Reading through the AMA literature and early commentary by experts, I gleaned some potential positives of the decision:
- Reduced stigma. By classifying obesity as a disease, it takes away some of the stigma from the individual. Despite much evidence to the contrary, obese people are often (unfairly) considered lazy, unmotivated or deluded. This could help both doctors and patients work together to treat it seriously rather than simply shame and blame.
- Greater access to medical benefits. Currently many treatments for obesity are not covered by most health insurers, a problem that will likely be remedied by this declaration. This opens the door for more people to be covered for things like bariatric surgery and weight loss pills but perhaps also for things like gym memberships and nutritionists.
- Research and drug funding. While the AMA’s decision has no legal authority, the “official” stamp opens it up to increased money and resources dedicated to finding a cure.
My friends saw some other benefits as well:
Melissa thought it sounded good because it might increase access to gym memberships and personal training if they were deemed “medically necessary by health insurers.
Grant pointed out this might change doctors’ attitudes towards obesity and perhaps change the way they interact with obese patients:
“ Looks like it might improve the coverage for medical nutrition therapy with a registered dietitian. If I remember the research right, doctors are not very likely to ask how physically active you are on intake forms or other assessments. Hopefully this will help improve it. It has been a little while since I reviewed this “
Sonia made an excellent point, writing,
“Also could lead to protection against employment discrimination, which isn’t there now.”
Janet, a teacher, backed up her positive reaction with actual science lesson:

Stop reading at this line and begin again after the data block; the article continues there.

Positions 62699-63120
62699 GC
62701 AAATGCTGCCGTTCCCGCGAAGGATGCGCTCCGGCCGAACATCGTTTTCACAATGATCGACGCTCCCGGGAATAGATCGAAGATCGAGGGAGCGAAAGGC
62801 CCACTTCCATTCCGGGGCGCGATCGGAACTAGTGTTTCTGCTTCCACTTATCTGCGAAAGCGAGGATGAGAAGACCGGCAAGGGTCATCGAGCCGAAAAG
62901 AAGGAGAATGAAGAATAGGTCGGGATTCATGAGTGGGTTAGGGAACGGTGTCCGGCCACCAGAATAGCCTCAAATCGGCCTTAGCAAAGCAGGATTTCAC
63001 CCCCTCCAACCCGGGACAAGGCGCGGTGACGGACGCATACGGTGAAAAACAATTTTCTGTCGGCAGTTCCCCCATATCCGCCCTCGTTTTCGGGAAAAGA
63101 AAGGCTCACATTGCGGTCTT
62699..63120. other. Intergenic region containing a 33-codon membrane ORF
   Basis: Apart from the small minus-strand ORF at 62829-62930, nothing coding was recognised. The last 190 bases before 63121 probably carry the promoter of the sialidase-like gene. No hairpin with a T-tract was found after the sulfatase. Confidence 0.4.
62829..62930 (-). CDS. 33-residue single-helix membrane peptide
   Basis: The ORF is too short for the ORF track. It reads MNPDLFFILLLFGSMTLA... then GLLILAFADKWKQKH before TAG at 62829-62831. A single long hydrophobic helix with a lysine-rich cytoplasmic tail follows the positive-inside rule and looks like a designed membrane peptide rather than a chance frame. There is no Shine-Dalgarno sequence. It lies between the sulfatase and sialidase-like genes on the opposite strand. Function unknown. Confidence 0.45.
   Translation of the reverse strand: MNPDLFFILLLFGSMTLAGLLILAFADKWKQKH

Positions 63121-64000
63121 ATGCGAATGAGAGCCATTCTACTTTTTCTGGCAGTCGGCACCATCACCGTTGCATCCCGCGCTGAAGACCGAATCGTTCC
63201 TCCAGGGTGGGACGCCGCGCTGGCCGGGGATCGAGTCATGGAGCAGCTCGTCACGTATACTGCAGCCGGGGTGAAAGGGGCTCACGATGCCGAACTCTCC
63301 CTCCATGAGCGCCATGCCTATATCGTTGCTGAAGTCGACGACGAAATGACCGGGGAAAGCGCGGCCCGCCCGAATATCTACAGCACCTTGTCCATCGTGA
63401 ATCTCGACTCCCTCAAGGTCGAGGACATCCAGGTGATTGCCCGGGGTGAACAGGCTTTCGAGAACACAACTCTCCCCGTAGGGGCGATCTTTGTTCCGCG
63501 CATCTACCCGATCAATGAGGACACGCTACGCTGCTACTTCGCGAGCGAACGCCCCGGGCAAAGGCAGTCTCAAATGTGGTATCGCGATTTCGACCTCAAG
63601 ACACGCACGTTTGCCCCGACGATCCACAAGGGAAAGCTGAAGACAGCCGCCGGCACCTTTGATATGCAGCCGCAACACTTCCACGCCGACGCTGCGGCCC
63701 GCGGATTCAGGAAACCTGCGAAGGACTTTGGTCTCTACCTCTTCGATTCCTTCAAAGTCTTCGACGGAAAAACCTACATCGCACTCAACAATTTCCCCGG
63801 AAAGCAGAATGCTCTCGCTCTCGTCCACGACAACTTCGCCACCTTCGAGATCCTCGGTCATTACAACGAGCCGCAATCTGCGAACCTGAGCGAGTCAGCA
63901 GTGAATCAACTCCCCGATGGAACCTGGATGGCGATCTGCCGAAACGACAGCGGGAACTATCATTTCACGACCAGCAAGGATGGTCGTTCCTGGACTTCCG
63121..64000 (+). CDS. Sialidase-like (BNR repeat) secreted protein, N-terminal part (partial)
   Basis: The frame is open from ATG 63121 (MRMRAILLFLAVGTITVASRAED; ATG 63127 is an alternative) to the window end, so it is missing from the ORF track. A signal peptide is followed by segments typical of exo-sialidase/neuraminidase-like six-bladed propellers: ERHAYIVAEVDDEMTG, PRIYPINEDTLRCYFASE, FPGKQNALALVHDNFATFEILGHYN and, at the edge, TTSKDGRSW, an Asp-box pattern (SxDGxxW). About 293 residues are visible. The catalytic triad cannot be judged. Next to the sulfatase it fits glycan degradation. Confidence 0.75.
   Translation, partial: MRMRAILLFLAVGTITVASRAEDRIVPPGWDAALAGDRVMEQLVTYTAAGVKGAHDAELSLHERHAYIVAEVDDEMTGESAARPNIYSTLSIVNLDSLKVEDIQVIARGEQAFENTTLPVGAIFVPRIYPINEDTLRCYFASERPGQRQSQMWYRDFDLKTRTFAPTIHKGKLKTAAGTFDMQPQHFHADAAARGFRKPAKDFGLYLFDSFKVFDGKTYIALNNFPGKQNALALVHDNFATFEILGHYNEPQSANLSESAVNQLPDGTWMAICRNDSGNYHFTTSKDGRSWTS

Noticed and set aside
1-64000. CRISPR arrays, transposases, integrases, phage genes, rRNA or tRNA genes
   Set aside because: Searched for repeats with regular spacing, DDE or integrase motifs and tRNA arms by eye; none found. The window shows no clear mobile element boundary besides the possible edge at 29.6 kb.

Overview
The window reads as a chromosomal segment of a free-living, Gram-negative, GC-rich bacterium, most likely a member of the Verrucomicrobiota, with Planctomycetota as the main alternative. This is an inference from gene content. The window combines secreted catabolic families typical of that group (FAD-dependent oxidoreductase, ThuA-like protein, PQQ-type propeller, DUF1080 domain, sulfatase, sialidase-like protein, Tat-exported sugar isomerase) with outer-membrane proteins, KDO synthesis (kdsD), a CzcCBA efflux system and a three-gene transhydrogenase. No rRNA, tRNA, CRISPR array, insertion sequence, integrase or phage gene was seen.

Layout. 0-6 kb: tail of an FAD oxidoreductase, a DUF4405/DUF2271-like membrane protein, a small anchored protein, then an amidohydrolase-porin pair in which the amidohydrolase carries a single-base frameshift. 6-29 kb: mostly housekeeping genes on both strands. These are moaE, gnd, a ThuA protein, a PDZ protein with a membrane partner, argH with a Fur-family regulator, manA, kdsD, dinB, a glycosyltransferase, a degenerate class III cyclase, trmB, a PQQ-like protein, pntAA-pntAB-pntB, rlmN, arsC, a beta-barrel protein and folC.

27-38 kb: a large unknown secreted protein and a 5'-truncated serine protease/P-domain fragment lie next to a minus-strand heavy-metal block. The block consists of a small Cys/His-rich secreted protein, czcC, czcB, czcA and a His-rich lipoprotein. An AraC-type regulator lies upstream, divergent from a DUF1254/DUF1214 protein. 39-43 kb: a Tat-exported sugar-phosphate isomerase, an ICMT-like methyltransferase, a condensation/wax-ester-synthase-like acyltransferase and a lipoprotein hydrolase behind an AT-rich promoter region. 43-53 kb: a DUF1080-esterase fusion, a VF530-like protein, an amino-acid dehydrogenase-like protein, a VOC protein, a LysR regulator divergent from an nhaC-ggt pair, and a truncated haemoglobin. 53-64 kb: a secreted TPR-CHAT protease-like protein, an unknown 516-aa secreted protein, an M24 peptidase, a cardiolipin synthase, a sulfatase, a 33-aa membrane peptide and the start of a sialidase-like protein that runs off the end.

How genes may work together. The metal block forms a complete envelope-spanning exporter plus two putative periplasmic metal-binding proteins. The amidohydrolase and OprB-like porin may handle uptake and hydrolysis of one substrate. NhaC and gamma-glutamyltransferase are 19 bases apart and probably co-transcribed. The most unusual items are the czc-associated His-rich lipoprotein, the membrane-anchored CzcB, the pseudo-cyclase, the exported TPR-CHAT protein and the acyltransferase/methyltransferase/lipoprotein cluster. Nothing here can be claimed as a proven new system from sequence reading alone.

“if an agent causes a disease, you can transplant the disease agent from a sick individual to a healthy individual, and cause the disease. Lab researchers can induce obesity in mice by transplanting feces from obese mice to healthy mice, suggesting that obesity is caused by whatever is in the feces.”
But I have to admit that it was Jeremy’s comment about how all eating disorders are just different sides of the same coin (or dice? I need a throwable object with more than two sides!) that made me really think the most:
“There are reasons why some people tend towards obesity just as there are reasons why other people tend toward malnourishment. Why should bulimia or anorexia be classified as diseases but obesity should not? Why are skinny people allowed to assign a name to their disorder in order to justify their lack of self control but fat people can’t do the same thing? The same types of insecurities drive some people toward malnourishment and others toward obesity. Obesity is the end result of some other underlying problem, just as malnourishment is the end result of things like bulimia and anorexia. I apologize if this sounds unkind but reading all of these comments many of which I’m sure are coming from “gym addicts”, I’m seeing a lot of hypocrisy. Bulimia and anorexia and every other eating disorder are the result of bad habits. Making yourself puke is a bad habit. Not eating enough nourishing foods is a bad habit. Eating too much junk food is also a bad habit. So, what is it that makes all of you skinny people feel justified in putting a name to your disorder but denying that same thing to the overweight? I think more thought should be put into analyzing the different causes of obesity and classifying each of those causes as diseases/disorders rather than lumping it all together into the term “obesity”, but this is no less justified than the other end of the weight scale.”
In the end, I think I still do agree with the AMA’s decision, albeit much less assuredly. Mostly I hope that this will lead to more understanding and less stigmatizing of not only obese people but of all of us who have struggled so much with our weight because something major needs to change in the way we talk about all of this. But maybe that’s too much to hope for from one tiny word change?
What’s your opinion on the AMA’s decision? Should obesity be defined as a “disease”? Were you as surprised as I was at how many random things contribute to what we weigh?